University chair resigns amid Hong Kong discord

Head of the embattled MTR subway system steps down from Lingnan

October 9, 2019
Yuen Long MTR station, Hong Kong
Source: iStock
Yuen Long MTR station, Hong Kong

The chair of a Hong Kong university’s council, who also chaired the city’s protest-hit transit system, has announced his resignation.

Rex Auyeung’s departure from Lingnan University, a liberal arts institution, took immediate effect, according to a government announcement, and comes a year before his term was due to end.

He had been caught in the crossfire of controversy after taking the helm at the MTR Corporation in July, just after mass demonstrations turned violent, leading to vandalism and police tear-gassing inside subway stations. The system continues to be affected by shutdowns and early closures.

In July, Mr Auyeung sent a letter to the education secretary, Kevin Yeung, about Junius Ho, a pro-Beijing lawmaker who sits on Lingnan’s council. There were suspicions that Mr Ho condoned an attack by white shirt-wearing assailants on members of the public at an MTR station in Yuen Long. Dozens of “white shirts” were arrested – white being affiliated with pro-establishment protesters, and black normally being worn by pro-democracy protesters.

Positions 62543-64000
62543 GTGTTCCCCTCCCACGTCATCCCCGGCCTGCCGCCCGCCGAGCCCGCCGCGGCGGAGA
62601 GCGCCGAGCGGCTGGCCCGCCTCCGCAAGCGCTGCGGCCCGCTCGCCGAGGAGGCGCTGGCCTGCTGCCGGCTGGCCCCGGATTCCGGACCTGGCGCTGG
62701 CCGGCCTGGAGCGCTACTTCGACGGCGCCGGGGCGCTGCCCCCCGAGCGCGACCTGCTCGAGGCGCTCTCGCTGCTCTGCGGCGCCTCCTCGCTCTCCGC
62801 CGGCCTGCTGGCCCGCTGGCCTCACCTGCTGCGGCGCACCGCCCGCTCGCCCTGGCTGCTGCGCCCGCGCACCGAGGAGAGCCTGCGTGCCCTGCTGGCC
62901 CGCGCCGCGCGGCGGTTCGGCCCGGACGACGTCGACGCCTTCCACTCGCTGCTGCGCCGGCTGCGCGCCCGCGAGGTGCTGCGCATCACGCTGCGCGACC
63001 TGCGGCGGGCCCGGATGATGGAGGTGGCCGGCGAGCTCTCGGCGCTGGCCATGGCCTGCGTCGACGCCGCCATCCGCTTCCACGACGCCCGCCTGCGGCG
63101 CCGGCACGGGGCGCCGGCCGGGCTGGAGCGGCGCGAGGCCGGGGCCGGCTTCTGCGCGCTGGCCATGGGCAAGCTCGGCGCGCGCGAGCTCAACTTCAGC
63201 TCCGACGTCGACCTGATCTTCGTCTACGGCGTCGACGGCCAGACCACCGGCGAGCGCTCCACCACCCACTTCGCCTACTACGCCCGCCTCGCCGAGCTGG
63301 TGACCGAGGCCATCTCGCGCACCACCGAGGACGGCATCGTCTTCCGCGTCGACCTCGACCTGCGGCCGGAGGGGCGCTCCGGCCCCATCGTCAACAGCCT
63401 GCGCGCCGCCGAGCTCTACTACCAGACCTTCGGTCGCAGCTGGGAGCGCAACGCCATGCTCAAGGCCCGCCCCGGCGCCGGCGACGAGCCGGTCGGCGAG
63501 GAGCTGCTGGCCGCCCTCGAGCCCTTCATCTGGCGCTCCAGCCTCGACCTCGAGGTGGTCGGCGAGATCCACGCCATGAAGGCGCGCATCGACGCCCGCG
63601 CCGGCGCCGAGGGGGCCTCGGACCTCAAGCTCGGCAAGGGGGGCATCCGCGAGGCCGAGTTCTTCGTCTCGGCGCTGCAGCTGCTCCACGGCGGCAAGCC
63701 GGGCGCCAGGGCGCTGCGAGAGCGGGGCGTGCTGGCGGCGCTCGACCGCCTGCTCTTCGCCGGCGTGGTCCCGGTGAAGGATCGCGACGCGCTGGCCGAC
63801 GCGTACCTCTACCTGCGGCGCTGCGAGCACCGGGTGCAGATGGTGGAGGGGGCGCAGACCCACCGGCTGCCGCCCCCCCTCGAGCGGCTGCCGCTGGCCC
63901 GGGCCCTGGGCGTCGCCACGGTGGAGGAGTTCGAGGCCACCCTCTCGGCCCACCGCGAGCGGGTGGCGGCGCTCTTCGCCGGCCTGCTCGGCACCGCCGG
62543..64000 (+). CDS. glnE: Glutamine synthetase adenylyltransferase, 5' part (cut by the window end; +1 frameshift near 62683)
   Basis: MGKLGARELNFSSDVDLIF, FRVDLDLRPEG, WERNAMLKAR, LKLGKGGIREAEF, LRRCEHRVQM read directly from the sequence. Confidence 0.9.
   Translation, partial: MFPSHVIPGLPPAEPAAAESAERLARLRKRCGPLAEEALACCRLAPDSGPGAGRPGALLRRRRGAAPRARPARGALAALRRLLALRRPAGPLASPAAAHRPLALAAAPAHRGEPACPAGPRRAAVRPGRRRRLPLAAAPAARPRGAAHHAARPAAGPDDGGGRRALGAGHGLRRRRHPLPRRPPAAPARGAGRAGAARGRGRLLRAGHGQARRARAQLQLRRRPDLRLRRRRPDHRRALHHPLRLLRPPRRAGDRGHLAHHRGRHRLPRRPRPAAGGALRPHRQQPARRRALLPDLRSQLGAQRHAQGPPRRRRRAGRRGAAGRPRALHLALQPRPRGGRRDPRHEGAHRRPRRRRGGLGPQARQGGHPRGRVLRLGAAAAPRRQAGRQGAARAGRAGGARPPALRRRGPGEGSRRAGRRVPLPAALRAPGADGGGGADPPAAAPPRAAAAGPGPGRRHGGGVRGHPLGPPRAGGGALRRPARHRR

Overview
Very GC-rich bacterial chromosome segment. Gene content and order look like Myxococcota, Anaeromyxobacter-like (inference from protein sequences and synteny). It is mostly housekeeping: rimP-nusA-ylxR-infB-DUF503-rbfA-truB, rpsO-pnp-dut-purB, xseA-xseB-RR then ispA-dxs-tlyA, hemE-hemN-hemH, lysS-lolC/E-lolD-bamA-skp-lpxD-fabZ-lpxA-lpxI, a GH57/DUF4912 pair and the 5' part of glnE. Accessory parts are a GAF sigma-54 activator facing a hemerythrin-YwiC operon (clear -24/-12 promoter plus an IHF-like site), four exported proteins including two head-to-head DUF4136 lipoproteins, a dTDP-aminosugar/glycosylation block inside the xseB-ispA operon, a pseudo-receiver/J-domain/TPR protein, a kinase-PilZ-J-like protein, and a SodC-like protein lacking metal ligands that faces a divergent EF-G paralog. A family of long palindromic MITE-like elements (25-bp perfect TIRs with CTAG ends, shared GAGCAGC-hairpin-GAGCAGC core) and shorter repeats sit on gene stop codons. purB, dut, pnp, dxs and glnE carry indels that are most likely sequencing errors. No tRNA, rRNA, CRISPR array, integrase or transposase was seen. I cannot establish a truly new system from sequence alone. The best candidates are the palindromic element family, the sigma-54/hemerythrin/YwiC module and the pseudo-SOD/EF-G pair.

In a widely circulated video, Mr Ho was seen in Yuen Long applauding, giving a thumbs up and shaking hands with men who were wearing white and carrying Hong Kong’s flag. Mr Ho added fuel to the fire in September, when he said that pro-independence activists should be “killed”. Pro-independence separatists comprise a radical minority of the demonstrators, who are lobbying for greater political rights and against police violence.

Lingnan said that Mr Ho’s comments were made in a personal capacity and did not represent the university, but they nevertheless triggered a campus protest in October.

The government statement said that Mr Auyeung had resigned “to focus more on his other public service”.

Mr Yeung, the education secretary, expressed regret over the decision.

“Under [Mr Auyeung’s] excellent leadership, [Lingnan] has maintained its fine liberal arts tradition in providing quality whole-person education and has made every effort to nurture talents with both strong capabilities and humanistic values,” Mr Yeung said.

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